Perhaps no team or head coach has felt the agony of defeat at the boys
basketball state tournament more than Lima Central Catholic and it’s
head coach Bob Seggerson. Saturday, Seggerson and Co. finally got to
taste the thrill of victory.
COLUMBUS – Perhaps no team or head coach has felt the agony of defeat at the boys basketball state tournament more than Lima Central Catholic and it’s head coach Bob Seggerson. Saturday, Seggerson and Co. finally got to taste the thrill of victory.
After having its five previous trips to state – all under Seggerson – end in one or two point losses, the Thunderbirds broke through for their first state title with a 60-57 win over Orrville in the Division III state championship game before a crowd of 14,008 at Ohio State’s Schottenstein Center in Columbus.
At the postgame press conference, Seggerson announced his retirement.
Orrville didn’t go lightly.
“In those last two minutes, anyone who knows what we’ve been through in those five previous games knows that those were tough losses,” Seggerson said. “I’ll have to admit that the feeling those last two minutes was all too familiar. I’m sitting there going ‘Man, no way.’ But we collectively held our composure and we bent, but we didn’t break.”
LCC (23-4) had to overcome a sluggish start as Orrville (21-6) exploded out of the gate for a 7-2 lead. The T-Birds clawed back to make it 12-12 after one and led 26-20 at halftime.
LCC had to whether another storm to open the third quarter as Orrville scored eight of the first 10 points to tie it at 28-28. The T-Birds responded with their own 10-2 run to distant themselves. LCC was up 43-34 after three.
The fourth quarter got interesting.
The T-Birds led 48-34 with 6:37 to go, but Orrville cut the deficit to 56-55 with 59 seconds left. Four free throws – two each by Desi Kirkman and Ty O’Connor – in the final 55 nervous seconds preserved the win. Orrville still had a shot down three with the ball with 15.3 seconds left, but a last second 3-pointer slid off the rim.
Mayhem, tears and a collective sigh of relief ensued for LCC.
“I thought it was fitting that with 15 seconds left they had a chance to tie it with a 3 and we defended it,” Seggerson said. “He wasn’t getting that 3. That’s fitting, because that’s what we do. We play defense. No one was overly impressed with anything we did offensively in the eight quarters we were here. But we still battled and played great defense and that’s what this team does.”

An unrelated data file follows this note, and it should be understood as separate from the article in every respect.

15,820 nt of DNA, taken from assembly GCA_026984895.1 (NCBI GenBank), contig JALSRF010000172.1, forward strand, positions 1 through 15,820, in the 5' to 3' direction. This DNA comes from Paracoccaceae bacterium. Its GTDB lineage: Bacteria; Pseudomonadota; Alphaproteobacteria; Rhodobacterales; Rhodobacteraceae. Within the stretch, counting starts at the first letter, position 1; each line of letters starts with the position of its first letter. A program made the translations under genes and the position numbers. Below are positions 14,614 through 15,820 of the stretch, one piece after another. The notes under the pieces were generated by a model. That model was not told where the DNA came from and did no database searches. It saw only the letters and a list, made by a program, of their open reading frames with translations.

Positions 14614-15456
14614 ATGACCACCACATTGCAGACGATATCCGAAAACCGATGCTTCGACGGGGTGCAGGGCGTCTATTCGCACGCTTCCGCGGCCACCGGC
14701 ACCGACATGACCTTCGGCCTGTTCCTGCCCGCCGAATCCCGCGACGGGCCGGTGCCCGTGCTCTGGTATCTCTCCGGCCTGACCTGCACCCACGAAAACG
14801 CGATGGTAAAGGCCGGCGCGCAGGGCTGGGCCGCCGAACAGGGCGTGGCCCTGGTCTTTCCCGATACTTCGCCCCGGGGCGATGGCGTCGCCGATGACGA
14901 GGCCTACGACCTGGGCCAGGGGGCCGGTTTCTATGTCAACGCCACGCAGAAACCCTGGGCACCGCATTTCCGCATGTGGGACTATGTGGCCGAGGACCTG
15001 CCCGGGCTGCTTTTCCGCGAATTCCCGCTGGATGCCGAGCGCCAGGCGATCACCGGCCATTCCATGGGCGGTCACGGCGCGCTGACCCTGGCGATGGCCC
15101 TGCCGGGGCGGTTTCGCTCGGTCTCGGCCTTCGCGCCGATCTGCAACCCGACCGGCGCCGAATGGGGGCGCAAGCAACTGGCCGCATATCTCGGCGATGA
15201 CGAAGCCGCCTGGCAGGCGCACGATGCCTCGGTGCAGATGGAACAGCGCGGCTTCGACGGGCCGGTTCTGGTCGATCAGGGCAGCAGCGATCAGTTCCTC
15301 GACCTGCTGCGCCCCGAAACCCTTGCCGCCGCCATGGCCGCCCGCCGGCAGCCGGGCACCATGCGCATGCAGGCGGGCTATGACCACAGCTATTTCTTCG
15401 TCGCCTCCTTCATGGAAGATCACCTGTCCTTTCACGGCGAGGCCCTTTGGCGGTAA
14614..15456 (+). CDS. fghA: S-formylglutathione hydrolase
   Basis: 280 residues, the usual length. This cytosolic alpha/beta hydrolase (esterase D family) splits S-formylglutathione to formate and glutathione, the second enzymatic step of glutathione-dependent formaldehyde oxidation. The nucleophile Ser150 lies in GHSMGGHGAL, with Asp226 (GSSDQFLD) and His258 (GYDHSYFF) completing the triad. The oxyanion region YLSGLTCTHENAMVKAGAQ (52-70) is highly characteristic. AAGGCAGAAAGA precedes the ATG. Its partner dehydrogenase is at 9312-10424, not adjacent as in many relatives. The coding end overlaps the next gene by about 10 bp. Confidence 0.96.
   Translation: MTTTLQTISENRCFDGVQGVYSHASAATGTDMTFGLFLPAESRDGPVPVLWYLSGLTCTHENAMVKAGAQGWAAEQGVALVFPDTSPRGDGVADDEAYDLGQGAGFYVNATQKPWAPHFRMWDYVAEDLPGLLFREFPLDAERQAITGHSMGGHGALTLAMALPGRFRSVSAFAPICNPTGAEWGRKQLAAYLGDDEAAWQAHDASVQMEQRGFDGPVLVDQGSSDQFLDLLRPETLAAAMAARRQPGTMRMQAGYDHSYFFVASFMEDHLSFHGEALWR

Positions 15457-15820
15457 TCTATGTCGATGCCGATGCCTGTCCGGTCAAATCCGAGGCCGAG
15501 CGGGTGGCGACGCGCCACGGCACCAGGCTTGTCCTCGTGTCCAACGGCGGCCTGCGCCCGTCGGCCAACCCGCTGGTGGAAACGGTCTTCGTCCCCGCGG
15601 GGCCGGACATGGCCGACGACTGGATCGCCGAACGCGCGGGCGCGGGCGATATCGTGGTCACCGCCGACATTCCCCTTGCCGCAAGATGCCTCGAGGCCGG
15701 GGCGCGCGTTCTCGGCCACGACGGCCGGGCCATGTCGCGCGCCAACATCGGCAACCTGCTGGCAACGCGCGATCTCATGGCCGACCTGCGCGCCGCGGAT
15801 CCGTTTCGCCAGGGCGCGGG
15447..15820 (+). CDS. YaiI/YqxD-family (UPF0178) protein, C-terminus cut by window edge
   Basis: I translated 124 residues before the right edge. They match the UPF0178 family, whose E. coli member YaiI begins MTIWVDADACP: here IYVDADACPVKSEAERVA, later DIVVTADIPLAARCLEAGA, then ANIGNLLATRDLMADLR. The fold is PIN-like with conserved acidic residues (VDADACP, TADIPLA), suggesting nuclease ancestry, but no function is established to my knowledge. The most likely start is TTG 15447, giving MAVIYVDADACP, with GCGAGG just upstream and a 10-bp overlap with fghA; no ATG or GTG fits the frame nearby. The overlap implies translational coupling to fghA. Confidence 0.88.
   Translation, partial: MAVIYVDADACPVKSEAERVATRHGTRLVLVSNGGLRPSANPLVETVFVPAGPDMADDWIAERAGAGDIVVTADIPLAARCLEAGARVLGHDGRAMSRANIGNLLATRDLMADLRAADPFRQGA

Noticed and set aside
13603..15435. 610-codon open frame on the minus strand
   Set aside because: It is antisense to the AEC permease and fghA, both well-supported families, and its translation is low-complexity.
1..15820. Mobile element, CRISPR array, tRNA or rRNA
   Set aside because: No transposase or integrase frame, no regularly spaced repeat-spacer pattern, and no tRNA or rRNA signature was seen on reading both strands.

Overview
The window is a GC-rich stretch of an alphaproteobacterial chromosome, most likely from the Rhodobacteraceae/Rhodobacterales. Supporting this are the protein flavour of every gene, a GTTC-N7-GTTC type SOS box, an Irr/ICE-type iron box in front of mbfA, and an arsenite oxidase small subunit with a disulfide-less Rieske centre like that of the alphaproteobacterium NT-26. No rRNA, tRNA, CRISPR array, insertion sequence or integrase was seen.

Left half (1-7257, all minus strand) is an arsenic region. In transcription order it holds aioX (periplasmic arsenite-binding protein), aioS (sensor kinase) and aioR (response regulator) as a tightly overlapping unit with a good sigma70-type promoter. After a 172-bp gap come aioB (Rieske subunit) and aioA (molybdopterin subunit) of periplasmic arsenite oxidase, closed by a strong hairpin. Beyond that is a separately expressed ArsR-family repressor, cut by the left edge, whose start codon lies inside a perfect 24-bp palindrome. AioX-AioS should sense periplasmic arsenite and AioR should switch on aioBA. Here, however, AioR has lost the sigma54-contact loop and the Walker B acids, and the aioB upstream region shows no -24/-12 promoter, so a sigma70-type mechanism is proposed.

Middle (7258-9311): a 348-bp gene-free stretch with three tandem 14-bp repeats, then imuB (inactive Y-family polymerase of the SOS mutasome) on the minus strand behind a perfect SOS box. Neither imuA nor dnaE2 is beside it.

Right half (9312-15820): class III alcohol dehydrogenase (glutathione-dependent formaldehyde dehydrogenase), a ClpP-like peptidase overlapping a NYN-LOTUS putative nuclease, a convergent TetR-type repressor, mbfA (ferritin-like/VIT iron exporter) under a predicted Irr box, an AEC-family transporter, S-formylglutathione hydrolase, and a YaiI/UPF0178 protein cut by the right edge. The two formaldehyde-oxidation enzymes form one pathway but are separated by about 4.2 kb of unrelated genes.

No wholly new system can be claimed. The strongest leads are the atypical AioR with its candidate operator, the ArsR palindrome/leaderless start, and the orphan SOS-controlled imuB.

Austin Stolly led LCC with 16 points, while Kirkman added 15. O’Connor chipped in 12.
Although it forced LCC into 19 turnovers, Orrville had 17 of its own and shot a dismal 3-of-18 from 3-point range. LCC was even worse (2-of-14) from distance, but it didn’t matter.
Joey Bescanson and Jacob Bolyard led the Red Riders with 14 points each. Zach Wasson added 12.
Under first year head coach and alum Sly Slaughter, Orrville fell just short of adding the school’s fourth state title, which would have moved it into a tie for fourth place all time with Cleveland Villa Angela-St. Joseph, Columbus Wehrle, Dayton Stivers, Hamilton, Newark, Portsmouth and St. Henry.
The Red Riders previous three championships all came under the guidance of Orrville’s own legendary coach Steve Smith. Slaughter played for Smith on Orrville’s first title team in 1992.
“When I got hired my staff and I put together basketball shirts for our basketball camp and the very first word that went on there was character,” Slaughter said. “That was one of the things we wanted these guys to play with and they have all year. What you saw tonight was just a little bit of what we’ve seen all year along. They’re never going to quit. They never give up and they always think they have a chance to win.”
The state championship was the lone missing piece to Seggerson’s resume which now includes 517 wins, 13 district titles, six regional championships and three state finals. His T-Birds were runners-up in 1989 and 1994.
When Seggerson accepted his state championship medal he placed it around his wife’s neck, hugged her and capped it with a kiss. He then went to the locker room and told his team he’d coached his last game.
“This year it became clear that this was my last year,” Seggerson said. “That whisper in my ear got a little louder. I knew a month ago. So everything I did, was the last time I was going to do it. I never dreamed in my wildest dreams, though, that the last game of my life would be the biggest of my life and that we would come home with the win. This was my last basketball game and I’m walking out on top.”
Said Slaughter: “Anyone who has been here six times has nothing to be ashamed of.”